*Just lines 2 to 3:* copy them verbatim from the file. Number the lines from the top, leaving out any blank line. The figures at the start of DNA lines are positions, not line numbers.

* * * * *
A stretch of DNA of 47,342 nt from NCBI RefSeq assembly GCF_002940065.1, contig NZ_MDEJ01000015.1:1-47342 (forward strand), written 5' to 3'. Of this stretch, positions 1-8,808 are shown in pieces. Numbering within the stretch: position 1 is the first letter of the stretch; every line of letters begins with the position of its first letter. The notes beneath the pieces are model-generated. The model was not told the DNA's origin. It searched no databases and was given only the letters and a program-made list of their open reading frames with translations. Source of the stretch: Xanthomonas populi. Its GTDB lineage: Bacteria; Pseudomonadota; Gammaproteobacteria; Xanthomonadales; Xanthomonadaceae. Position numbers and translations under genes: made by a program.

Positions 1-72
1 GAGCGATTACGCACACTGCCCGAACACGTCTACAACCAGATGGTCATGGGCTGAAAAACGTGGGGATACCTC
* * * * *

Positions 1-72
1 GAGCGATTACGCACACTGCCCGAACACGTCTACAACCAGATGGTCATGGGCTGAAAAACGTGGGGATACCTC